Security forces keep strict vigil in Srinagar as curfew continues in Kashmir valley. (Photo: IANS)
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J&K Suffered a Loss of Over Rs 16,000 Cr Since Burhan Wani’s Death

Jammu and Kashmir suffered losses to the tune of over Rs 16,000 crore during the five-month long unrest in the Kashmir Valley due to complete halt of economic activity coupled with loss of property worth crores of rupees.

"Losses caused due to the unrest from 8 July to 30 November, 2016 are estimated at more than Rs 16,000 crore," Economic Survey 2016 report tabled by Minister for Finance Haseeb Drabu in the Jammu and Kashmir Assembly on Tuesday stated.

The chapter titled "Economies of Uncertainty and Conflict" of the report said that in 2016, the civil strife caused tremendous miseries, loss of life, complete halt of economic activity in the Valley, coupled with loss of property worth crores of rupees.

"The scraping of internet services, mobile and phone services for long spells during the turmoil made communication in the state very difficult. Hartals, bandhs, stone pelting, curfews and restrictions immobilised life in all the 10 districts of the Valley," it said.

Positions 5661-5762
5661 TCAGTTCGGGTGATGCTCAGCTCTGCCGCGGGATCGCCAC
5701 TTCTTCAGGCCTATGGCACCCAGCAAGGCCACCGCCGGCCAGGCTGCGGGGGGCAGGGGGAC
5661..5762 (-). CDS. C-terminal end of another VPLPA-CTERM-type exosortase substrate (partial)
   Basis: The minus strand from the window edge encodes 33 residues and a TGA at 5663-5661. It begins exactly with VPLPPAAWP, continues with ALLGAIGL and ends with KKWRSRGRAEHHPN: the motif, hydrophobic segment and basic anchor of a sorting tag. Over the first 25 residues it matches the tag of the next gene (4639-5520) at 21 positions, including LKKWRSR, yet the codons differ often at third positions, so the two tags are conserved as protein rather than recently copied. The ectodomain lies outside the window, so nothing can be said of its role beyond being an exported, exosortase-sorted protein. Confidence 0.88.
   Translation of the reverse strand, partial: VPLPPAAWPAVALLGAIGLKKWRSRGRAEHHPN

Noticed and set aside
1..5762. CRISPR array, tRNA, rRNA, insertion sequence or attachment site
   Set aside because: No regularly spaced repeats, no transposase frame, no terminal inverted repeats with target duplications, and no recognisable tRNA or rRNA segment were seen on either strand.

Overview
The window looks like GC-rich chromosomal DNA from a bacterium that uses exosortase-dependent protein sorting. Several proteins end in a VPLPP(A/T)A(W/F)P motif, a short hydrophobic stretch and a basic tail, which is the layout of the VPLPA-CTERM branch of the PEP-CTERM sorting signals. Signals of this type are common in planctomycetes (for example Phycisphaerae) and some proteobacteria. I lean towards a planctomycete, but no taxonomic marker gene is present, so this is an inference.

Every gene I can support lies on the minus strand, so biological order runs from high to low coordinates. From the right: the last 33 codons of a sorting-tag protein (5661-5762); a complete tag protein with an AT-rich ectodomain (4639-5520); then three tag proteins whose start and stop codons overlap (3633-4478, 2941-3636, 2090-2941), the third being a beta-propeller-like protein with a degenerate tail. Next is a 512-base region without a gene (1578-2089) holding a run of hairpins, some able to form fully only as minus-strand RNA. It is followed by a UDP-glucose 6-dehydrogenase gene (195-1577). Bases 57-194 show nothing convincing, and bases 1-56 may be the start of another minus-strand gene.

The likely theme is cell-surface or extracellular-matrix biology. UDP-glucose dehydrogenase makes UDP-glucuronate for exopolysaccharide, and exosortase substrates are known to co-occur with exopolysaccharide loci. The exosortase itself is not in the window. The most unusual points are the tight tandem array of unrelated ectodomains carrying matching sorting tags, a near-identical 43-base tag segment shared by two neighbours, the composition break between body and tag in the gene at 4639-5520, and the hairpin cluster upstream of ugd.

Medical services were badly affected. Chronic patients suffering from cancer, heart disease and those requiring dialysis, continued treatment and check ups had to suffer a lot. Lack of primary treatment resulted in death of some of the patients, it said, adding that security-related expenditure is over and above the losses caused due to the 2016 unrest.

On the issue of macro-economic costs, it said the conflict has reduced per capita GDP growth, FDI inflow, exports and trade flow in the state.

"It has reduced domestic investment and savings, redirected public expenditure to security-related expenditure and reduced tourist inflow, tourism receipts and demand for transportation," it said.

The number of tourist who visited the Valley in 2015-16 stood at 6,23,932. This included 2,20,490 Amarnath yatris.

"The tourist season had last year started in April and was in full swing up to July 7. The remaining four months remained completely tense and registered closure of all activities due to turmoil resulting in almost zero arrival of tourists in the Valley," it said.

The disappearance of tourists in the Valley during four peak months resulted in loss of business to hoteliers, restaurants, houseboats, handicrafts, poniwallas, transporters, shikara walla and so on, it said, adding that revenue loss in the second quarter of 2016-17 was to the tune of Rs 751.97 lakh (80 percent) compared to revenue realisation of Rs 936.89 lakh in Q2 of 2015-16.